Cancer malignancy is dynamically affected by epigenetic mechanisms. Polycomb repressive complex 2 (PRC2) proteins play essential regulatory roles in cell-fate decisions via the trimethylation of lysine 27 on histone H3 (H3K27me3). It is clear that the enhancer of zeste 2 (EZH2) is the key methyl transferase that directly regulates the H3K27me3. In a wide variety of cancers, including GBM, EZH2 is highly expressed, and its expression is positively correlated with tumor malignancy and invasiveness [14]. It was demonstrated that the overexpression of EZH2 could lead to the inhibition of several tumor suppressors, including RKIP, p19 and p57 [15, 16]. However, this previous study ignored the potential influence of GO on the epigenetic system, and the underlying molecular mechanism of the anti-GSC effect of GO is still unclear. Therefore, our research aims to explore this phenomenon and attempt to elucidate the mechanism by which GO regulates GSCs.

In this study, we attempted to confirm the effect of GO on GSCs, and determine whether the mechanism underlying the effects of GO involved histone modification. We examined the effect of GO on GSCs by measuring the expression levels of various genes related to proliferation, differentiation and the cell cycle. Finally, we attempted to determine the mechanism underlying the effect of GO on GSCs. This is the first time that the biological effects and the epigenetic mechanisms utilized by GO in GSCs has been explored.

Methods

Cell culture and isolation of GSCs

The human glioblastoma cell lines U87 and U251 were used for study. They were purchased from the American Type Culture Collection (ATCC) and cultured in DMEM high-glucose medium (Thermo Fisher Scientific, USA), supplemented with 10% fetal bovine serum (Gibco, USA), 100 U/ml penicillin and 100 μg/ml streptomycin (Millipore, USA) at 37 °C in 100 mm dishes in a humidified incubator with 5% CO2. When the cells reached 90% confluence, the cells were digested with 0.25% trypsin (Gibco, USA) for 1 min and resuspended in serum-free medium composed of DMEM/F‑12 (Gibco, USA), 2% B27 (Gibco, USA), 20 ng/ml EGF (Invitrogen, USA), and 20 ng/ml bFGF (R&D, USA). The cells were cultured at 37 °C in 5% CO2 for 7 days to enrich for GSCs. Subsequently, the GSCs were treated with different concentrations of GO.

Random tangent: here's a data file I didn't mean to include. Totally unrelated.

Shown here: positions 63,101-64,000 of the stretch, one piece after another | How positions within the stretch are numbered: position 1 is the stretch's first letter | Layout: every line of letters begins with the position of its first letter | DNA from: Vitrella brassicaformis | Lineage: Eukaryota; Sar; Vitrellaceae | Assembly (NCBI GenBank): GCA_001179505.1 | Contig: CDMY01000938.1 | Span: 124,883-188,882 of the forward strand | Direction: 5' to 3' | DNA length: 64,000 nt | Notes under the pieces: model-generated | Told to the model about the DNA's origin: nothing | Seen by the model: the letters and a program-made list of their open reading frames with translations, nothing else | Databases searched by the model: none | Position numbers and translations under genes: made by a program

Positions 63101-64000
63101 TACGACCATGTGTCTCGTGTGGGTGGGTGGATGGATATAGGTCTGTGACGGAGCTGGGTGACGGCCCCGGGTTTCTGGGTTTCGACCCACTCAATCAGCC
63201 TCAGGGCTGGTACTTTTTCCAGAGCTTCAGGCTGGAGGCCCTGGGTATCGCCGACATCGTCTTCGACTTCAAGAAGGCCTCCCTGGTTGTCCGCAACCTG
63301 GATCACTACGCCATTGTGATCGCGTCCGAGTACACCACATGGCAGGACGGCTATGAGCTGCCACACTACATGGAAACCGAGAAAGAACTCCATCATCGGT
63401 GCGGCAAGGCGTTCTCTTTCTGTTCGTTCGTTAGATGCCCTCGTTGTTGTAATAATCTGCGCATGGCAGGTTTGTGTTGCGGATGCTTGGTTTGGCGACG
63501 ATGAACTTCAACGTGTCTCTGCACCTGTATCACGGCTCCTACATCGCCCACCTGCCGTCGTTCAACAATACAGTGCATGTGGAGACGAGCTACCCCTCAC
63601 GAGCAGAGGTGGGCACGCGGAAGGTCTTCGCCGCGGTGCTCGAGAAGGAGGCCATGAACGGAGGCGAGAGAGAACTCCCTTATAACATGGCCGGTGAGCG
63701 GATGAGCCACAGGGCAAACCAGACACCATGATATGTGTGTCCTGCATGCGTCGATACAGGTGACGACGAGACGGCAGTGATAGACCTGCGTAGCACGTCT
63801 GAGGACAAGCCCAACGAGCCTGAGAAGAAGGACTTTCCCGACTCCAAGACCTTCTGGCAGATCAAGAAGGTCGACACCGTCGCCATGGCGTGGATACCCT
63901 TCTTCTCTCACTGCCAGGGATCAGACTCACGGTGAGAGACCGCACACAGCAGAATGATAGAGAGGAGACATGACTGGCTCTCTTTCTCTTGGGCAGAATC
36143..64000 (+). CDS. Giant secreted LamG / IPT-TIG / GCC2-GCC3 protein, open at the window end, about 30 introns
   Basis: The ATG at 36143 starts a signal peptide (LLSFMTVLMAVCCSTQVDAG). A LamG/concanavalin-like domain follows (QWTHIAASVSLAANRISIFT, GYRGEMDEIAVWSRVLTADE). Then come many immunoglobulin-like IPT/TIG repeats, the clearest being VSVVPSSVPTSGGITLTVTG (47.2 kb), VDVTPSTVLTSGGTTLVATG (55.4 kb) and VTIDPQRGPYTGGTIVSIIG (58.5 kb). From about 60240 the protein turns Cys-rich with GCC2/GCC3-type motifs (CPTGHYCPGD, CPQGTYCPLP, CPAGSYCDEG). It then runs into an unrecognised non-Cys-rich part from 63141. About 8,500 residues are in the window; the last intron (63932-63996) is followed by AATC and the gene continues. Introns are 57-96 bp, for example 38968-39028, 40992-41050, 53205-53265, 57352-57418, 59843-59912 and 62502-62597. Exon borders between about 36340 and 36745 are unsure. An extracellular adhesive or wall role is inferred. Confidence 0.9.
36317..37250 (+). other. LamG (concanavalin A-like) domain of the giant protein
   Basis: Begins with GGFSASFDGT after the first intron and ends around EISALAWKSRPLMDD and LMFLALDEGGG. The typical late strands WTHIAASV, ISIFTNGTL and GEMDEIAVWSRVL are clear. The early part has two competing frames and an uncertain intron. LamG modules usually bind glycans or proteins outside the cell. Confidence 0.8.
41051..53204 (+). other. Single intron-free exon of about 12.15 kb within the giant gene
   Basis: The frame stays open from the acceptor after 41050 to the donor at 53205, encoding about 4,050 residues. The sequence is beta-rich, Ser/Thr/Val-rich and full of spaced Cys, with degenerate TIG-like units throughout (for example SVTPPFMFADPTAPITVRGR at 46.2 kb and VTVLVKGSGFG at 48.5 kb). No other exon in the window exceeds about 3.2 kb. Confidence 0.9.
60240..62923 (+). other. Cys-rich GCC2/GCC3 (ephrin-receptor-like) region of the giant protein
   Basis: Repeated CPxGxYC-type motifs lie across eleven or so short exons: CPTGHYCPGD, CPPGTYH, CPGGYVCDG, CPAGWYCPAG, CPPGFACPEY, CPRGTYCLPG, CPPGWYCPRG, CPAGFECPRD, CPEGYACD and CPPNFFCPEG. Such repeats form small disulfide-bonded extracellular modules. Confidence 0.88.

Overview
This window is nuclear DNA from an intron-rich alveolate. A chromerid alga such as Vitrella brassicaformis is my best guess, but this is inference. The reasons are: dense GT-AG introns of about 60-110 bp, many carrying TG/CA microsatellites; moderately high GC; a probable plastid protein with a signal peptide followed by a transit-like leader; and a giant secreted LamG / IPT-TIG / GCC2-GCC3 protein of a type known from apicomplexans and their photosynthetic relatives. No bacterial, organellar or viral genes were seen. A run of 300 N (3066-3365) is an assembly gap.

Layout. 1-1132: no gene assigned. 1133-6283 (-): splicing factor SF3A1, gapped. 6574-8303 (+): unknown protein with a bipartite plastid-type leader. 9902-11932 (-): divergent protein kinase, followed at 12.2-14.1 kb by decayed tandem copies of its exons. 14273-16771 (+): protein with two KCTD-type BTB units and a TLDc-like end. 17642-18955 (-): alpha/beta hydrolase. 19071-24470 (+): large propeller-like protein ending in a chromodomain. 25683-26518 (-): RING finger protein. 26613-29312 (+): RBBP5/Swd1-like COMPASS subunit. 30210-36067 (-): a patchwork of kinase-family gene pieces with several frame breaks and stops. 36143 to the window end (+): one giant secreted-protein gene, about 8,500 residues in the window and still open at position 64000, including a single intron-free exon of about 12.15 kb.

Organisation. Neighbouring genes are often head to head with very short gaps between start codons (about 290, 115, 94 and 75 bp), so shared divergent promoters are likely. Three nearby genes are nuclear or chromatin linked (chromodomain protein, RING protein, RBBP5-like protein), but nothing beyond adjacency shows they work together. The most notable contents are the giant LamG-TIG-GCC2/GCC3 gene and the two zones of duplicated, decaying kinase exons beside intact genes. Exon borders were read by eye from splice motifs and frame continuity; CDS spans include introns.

Patient-derived GSCs, GBM#BG5 was established from GBM surgical specimens at the K. G. Jebsen Brain Tumour Research Centre, Department of Biomedicine, University of Bergen and was kindly gifted by Prof. Rolf Bjerkvig (University of Bergen, Bergen, Norway). The cells were cultured in Neurobasal™ Medium (Gibco/Thermo Fisher Scientific; Waltham, MA), supplemented with B27 supplement, 20 ng/mL bFGF, 20 ng/mL EGF, and 1% GlutaMAX™ (Gibco/Thermo Fisher Scientific; Waltham, MA).

Characterization of GO

GO was purchased from Sigma-Aldrich (Saint Lou, USA). GO was produced using the modified Hummers method and dispersed in water at a concentration of 2 mg/ml. The GO flakes contained carboxyl, epoxide, hydroxide and ketone groups, and they were maintained in a chloride-free sate using dialysis purification. The mean diameter of the GO monolayer sheet was 22 μm, and most of the sheets were smaller than 50 μm in diameter. GO flakes with diameters between 0.2 μm and 20 μm were able to target cells [17]. Prior to the treatment of the cells, GO were sonicated for 30 min and diluted to an appropriate concentration in culture medium.

Cell viability assay